UPDATE: The deal is now official. Hardy, Brendan Harris, and $500,000 in cash for Hoey and Jacobson.
The Orioles are trade-happy.
Not satisfied with acquiring Mark Reynolds from the Diamondbacks on Monday, they are now a couple of routine physicals away from landing shortstop J.J. Hardy and utility infielder Brendan Harris from the Twins.
This all comes via Dan Connolly of the Baltimore Sun, who suspects that pitchers Brett Jacobson and Jim Hoey will be shipped to Minnesota in return.
Jacobson, 24, posted a 2.79 ERA and 1.28 WHIP over 71 innings this year at high Single-A Fredrick. He’s a promising 6-foot-6 righty, and could be throwing middle relief innings for the big league Twins in a season-and-a-half. Hoey, a 27-year-old right-hander, had 32 strikeouts in 21.1 innings this year at Triple-A. He has a bit of experience in the majors and may be ready for another look.
That’s not a package that is going to make a dent in the Orioles’ farm system. Jacobson and Hoey might become nice relievers, but Baltimore did well here.
It wasn’t long ago that Hardy was a highly productive shortstop. He had down years in 2009 and 2010, but he slugged 24 homers in 2008 and he doesn’t turn 29 years old until next August. Maybe things will be better for him in Baltimore.
Harris is a throw-in. He’s 30 years old and had a 446 OPS across 108 at-bats this year. Minnesota was his seventh organization — if the trade goes through as it’s being reported Baltimore will be his eighth.
The Twins were looking to trade Hardy this winter in order to avoid the nearly $7 million that he stands to earn next season via salary arbitration. They still need to pay Japanese infielder Tsuyoshi Nishioka and have been considering retaining free agent starter Carl Pavano. If Hardy’s salary is moved to the Orioles’ pockets, it’s game on with Pavano.
Andrew Miller leaving last night’s Indians-Red Sox game got all the press, but the Indians lost another key player in the game as well: Carlos Santana. He was forced to leave after going 0-for-3. There was no followup announcement after the game, so he’s likely being reevaluated.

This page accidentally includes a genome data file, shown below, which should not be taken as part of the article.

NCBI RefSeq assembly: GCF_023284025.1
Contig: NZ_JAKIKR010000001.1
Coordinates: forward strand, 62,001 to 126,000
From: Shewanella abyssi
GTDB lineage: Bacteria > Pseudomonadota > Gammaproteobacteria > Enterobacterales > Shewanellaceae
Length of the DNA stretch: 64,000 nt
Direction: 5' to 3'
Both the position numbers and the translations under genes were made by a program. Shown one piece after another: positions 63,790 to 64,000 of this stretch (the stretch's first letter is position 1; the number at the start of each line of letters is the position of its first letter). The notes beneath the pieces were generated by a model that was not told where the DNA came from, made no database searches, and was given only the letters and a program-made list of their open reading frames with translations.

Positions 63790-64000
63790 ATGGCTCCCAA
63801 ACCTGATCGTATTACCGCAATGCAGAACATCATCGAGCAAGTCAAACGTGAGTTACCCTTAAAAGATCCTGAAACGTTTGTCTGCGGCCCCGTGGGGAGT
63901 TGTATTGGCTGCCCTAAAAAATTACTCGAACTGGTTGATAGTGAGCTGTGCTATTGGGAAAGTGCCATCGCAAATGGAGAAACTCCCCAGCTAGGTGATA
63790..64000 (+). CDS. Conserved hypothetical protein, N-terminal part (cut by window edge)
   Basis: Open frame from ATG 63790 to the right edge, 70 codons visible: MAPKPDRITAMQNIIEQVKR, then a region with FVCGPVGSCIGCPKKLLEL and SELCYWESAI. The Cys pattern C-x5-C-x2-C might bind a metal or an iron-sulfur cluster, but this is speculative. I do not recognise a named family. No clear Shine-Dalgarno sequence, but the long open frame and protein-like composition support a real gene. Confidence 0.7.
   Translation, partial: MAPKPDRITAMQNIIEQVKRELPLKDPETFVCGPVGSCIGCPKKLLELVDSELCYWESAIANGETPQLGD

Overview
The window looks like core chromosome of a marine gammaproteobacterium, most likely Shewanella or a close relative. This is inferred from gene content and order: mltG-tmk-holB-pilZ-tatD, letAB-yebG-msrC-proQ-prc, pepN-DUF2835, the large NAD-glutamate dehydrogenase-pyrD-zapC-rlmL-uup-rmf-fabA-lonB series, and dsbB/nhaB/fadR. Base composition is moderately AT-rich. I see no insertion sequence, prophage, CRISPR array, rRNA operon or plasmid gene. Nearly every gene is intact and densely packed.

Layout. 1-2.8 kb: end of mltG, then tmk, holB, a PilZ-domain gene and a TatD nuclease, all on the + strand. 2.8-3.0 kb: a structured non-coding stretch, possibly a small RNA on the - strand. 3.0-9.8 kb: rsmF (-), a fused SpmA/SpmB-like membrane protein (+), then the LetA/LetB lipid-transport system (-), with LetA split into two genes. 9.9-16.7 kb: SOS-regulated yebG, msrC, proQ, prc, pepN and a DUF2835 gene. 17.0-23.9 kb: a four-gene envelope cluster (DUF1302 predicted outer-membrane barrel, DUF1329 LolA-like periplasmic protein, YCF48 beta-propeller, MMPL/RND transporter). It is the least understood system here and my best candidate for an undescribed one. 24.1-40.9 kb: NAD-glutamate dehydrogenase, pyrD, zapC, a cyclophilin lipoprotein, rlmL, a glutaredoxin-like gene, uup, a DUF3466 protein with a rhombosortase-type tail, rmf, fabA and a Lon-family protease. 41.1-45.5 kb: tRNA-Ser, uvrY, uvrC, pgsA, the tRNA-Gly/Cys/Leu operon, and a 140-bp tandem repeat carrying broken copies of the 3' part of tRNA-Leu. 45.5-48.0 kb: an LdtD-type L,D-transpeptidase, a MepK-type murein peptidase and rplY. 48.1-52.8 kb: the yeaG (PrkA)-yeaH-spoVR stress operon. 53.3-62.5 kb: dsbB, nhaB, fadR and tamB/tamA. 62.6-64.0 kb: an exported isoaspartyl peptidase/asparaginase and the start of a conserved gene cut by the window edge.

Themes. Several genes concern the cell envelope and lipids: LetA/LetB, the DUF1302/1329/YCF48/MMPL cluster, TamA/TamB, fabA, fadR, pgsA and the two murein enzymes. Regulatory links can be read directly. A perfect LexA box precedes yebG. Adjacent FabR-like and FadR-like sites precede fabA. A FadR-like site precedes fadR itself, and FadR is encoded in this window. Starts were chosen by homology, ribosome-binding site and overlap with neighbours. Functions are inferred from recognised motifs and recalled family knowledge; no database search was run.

Santana is hitting .250/.355/.446 on the year, but he’s been pretty hot of late, hitting .375 with a couple of homers in the past week.
On Sunday Phillies reliever Hector Neris hit Buster Posey in the back. Posey thought it was intentional and, after the game, said “I guess he didn’t feel he could get me out.”
Was it intentional? There’s a lot to suggest it wasn’t. Mostly the game situation: the Phillies had a two-run lead, but Neris was called in with two men on base and hitting Posey put the tying run in scoring position, which is not something a reliever usually wants to do with his first pitch of the game. Beyond that, while Neris and former Giant Eduardo Nunez had a bit of an incident earlier this season (Neris blew a kiss at Nunez after some words), there was no bad blood between Posey and Neris. When the pitch hit Posey in the back Neris seemed to react negatively, as if he didn’t mean to do it, and said as much after the game.
Oh well, it’s not uncommon for guys who get hit to be angry about it, even if it was uninentional. It’s not uncommon for guys who hit someone to say it was an accident, even if it wasn’t. You can file this one in the “unsolved” drawer forever, where it will be forgotten.
Or at least you could until Bruce Bochy weighed in yesterday, after the Phillies left town:
“It wasn’t just a little inside. The same guy — I’ll say it, he’s an idiot. He showed it in Philadelphia when he was having words with (Eduardo) Nuñez, so I think that caused the radar to be up a little bit on what happened there. It wasn’t a glancing blow. It was at his ribs and on the backside of his ribs. I’m not surprised. I would have been upset, too. You never know for sure, but it certainly didn’t look good. Anyway, that’s behind us.”
I guess it was, anyway. The Giants don’t face the Phillies again this year, but remember it for next year.